The Download: Longer-lasting electric car batteries, and Big Tech’s fightback
Fully charged: Electric vehicles are becoming more popular, but they’re still constrained by how far they’re able to travel on a single charge–a Tesla Model 3 can go for about 350 miles before it needs to be recharged. Solid Power, a startup, is trying to create solid-state batteries that pack more energy in a smaller space.
Battery powered: The company makes battery cells that replace the liquid used as the electrolyte in lithium-ion batteries with ceramic layers. This could open up new possibilities for battery chemistry and allow solid batteries to be swapped in. It has begun a pilot manufacturing line to test the technology in vehicles.
A caution: Questions remain as to whether companies that make solid electrolytes will have the ability to produce them on large scale. Inorganic materials may be fragile and difficult to transport during manufacturing. Solid batteries are also subject to degradation over time. Read the complete story .
I’ve combed the internet to find you today’s most fun/important/scary/fascinating stories about technology.
1 Big Tech is spooked by Congress’ proposed crackdown
Tech giants are pulling out all the stops to try to avert efforts to curb their market power. (FT $)
Advocates are racing to get it over the line before the midterm elections. (CNBC)
What does breaking up Big Tech really mean? (MIT Technology Review)
2 The biggest NFT marketplace is facing a reckoning
OpenSea is having to pay out vast sums of money to settle claims of theft and plagiarism. (NYT $)
The voice of the crypto naysayers is getting louder. (WP $)
Why this crypto crash feels different to those before it. (The Guardian)
Japan has become one of the first countries to introduce a legal framework around stablecoins. (Bloomberg $)
The obsession with web3 is not without casualties. (Motherboard)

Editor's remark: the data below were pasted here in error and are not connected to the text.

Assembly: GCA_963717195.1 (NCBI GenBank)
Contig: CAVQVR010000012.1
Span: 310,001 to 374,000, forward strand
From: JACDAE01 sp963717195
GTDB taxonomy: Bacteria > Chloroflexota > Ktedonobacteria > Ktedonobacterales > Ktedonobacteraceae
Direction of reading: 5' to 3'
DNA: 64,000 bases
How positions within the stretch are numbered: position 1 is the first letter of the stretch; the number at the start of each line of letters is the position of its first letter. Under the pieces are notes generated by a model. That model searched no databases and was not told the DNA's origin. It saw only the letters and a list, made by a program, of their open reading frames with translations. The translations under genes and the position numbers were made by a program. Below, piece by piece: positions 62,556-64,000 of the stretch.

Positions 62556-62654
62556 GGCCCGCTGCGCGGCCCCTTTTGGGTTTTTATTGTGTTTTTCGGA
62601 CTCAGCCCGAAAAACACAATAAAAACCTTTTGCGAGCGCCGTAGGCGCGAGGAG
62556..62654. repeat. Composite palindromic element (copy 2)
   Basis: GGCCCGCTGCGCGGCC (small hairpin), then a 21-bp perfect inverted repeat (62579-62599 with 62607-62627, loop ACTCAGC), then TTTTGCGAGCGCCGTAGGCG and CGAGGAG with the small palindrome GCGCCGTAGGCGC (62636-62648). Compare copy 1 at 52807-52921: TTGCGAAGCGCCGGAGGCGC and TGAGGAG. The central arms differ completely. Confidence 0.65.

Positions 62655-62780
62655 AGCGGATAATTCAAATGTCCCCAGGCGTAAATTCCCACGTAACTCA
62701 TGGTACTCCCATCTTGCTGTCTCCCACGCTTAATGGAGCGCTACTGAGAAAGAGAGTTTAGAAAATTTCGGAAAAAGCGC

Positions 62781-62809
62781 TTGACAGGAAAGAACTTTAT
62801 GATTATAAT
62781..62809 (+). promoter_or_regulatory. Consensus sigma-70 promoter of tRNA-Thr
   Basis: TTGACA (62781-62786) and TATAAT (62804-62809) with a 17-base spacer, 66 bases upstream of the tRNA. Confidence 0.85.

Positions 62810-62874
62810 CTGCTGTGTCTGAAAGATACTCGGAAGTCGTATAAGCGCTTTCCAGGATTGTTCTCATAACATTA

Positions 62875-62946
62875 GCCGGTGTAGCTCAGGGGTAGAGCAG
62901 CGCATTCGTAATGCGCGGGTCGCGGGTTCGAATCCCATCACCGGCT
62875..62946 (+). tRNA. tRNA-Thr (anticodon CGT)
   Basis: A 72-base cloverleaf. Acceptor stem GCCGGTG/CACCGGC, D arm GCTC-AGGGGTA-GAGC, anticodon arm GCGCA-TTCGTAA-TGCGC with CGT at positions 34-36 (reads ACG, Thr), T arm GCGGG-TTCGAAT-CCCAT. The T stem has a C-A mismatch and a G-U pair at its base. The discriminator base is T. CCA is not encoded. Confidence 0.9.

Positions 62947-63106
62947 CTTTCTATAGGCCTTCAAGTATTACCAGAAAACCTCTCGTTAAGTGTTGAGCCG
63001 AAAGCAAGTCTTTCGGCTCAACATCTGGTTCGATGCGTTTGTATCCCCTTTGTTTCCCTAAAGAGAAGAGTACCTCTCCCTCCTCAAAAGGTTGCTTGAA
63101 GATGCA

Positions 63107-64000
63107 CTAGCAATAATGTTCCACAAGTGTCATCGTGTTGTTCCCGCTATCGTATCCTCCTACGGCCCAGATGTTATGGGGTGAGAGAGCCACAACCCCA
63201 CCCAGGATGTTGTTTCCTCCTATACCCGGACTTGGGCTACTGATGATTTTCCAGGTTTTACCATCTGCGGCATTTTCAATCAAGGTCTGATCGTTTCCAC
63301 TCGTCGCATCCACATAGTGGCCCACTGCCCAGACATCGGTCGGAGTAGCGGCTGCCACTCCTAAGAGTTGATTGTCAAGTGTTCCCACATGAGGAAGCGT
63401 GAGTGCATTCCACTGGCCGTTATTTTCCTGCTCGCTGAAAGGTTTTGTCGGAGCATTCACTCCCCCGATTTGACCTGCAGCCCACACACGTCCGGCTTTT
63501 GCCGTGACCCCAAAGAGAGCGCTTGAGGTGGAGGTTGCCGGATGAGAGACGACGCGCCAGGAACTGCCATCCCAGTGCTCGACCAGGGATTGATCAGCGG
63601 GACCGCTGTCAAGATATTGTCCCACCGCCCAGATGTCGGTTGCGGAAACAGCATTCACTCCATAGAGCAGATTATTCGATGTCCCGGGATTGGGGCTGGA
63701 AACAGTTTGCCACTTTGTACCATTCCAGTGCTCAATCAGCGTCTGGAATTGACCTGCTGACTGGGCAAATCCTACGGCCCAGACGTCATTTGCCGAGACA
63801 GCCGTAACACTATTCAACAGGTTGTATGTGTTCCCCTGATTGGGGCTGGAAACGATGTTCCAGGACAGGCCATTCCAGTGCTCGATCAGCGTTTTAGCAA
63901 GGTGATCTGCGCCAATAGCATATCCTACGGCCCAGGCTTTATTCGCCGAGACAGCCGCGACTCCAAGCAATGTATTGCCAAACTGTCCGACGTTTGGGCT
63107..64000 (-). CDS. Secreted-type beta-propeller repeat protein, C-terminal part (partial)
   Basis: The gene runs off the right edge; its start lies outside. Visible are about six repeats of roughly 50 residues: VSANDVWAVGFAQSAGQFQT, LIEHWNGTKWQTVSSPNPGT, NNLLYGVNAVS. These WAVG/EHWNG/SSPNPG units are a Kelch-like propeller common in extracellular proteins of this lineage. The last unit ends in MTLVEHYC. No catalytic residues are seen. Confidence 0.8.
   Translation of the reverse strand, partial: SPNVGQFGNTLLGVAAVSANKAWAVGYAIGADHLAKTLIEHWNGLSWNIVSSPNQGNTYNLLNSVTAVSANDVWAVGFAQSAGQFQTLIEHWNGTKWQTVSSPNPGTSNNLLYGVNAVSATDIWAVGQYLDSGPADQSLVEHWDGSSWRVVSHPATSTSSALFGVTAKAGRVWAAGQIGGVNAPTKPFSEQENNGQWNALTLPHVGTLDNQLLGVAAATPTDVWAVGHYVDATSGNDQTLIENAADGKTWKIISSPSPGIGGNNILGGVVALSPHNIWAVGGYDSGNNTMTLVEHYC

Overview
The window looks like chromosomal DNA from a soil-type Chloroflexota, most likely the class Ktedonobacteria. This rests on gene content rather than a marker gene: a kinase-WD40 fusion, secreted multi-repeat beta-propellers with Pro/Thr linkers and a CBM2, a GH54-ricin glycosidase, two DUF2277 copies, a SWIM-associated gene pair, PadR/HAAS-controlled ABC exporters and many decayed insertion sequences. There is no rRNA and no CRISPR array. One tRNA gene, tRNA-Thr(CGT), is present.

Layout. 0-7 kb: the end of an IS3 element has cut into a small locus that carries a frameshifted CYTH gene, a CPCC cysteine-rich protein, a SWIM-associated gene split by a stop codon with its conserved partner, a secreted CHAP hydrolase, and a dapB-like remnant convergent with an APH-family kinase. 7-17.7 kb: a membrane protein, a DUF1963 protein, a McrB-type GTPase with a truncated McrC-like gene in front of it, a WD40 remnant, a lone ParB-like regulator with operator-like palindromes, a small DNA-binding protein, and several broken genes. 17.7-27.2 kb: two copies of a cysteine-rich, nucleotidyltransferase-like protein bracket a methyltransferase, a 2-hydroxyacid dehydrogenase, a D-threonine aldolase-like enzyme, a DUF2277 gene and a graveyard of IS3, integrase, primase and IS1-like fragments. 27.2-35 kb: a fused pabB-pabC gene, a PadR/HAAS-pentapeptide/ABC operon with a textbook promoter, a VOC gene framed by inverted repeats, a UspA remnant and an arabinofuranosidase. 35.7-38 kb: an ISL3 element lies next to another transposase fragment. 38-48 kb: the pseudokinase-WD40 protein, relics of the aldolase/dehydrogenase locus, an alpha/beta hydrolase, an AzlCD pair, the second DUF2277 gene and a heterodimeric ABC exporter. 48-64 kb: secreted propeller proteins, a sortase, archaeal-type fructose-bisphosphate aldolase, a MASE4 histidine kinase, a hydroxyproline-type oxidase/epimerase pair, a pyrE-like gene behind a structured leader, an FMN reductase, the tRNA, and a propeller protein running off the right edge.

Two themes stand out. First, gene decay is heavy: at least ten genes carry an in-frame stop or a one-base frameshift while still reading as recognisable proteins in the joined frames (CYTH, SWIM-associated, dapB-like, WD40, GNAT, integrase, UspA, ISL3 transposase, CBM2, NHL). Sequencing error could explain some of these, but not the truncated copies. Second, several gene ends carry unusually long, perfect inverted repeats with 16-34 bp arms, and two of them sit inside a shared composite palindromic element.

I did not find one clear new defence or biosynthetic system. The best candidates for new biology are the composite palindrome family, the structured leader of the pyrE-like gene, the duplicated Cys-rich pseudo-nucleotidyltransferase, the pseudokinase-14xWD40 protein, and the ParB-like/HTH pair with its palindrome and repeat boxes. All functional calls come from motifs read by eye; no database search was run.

3 One of America’s biggest baby formula plants has restarted production
Good news for parents and caregivers grappling with widespread shortages. (BBC)
The FDA is facing an investigation into its handling of the shortage. (NPR)
The baby formula shortage has birthed a shady online marketplace. (MIT Technology Review)
4 Migrants are documenting dangerous journeys to Europe on TikTok
Social media platforms and EU lawmakers are at loggerheads over illegal migration content. (Rest of World)
5 You can expect to to get reinfected with covid
It’s likely we’ll need more, and better, vaccines. (Wired $)
6 The quest to end the menopause is complicated
Mainly because research into women’s health is so underfunded. (Neo.Life)
Fatherless sons have higher levels of testosterone. (Economist $)
Trans men’s eggs have been matured in the lab–and could help them have children. (MIT Technology Review)
7 We are remarkably ignorant about social media’s true impact
Particularly when it comes to our perceptions of trustworthiness. (New Yorker $)
8 Charging electric cars is easier said than done
Which is far from ideal on a time-pressed road trip. (WSJ $)
9 Vision-enhancing glasses are helping color-blind wearers see the world in a new light
By increasing their perceivable range of colors and hue difference. (The Guardian)
10 The secret life of killer cats
Loving our pets doesn’t mean loving their murderous instincts. (Hakai Magazine)
Quote of the day
“Lots of luck on his trip to the moon, I guess.”
–President Joe Biden reacts to the news that Elon Musk is planning on cutting Tesla’s workforce by 10% on account of his “super bad feeling about the economy”, reports the BBC.
The big story
Why do you feel lonely? Neuroscience is beginning to provide answers.
Long before the world had ever heard of covid-19, Kay Tye set out to answer a question that has taken on new resonance in the age of social distancing: When people feel lonely, do they crave social interactions in the same way a hungry person craves food? Kay Tye and her colleagues were able to measure the “hunger” in the brain’s neural circuits.
Loneliness is universal. If I were to ask people on the street, ‘Do you know what it means to be lonely?’ probably 99 or 100% of people would say yes,” explains Tye, a neuroscientist at the Salk Institute of Biological Sciences. It seems reasonable to suggest that it should be a concept within neuroscience. It’s just that no one has ever been able to test it and pinpoint it to specific cells. This is what we are trying .” If Tye succeeds, it may lead to new tools to identify and monitor those at risk of loneliness-related illnesses. It could also yield better ways to handle what could be a looming public health crisis triggered by covid-19. Read the full story.
We can still have nice things
I couldn’t help but wonder–if birds had mustaches, would they go above or below their beaks? (Thanks Will! )
Chinatown’s seniors are the slickest dressers around.
Did you know the newly-discovered world’s largest plant is also a clone?
Truffles the glasses-wearing cat is the little friend we all need in our lives.
The making of this butter box is totally hypnotic.
I’m a journalist who specializes in investigative reporting and writing. I have written for the New York Times and other publications.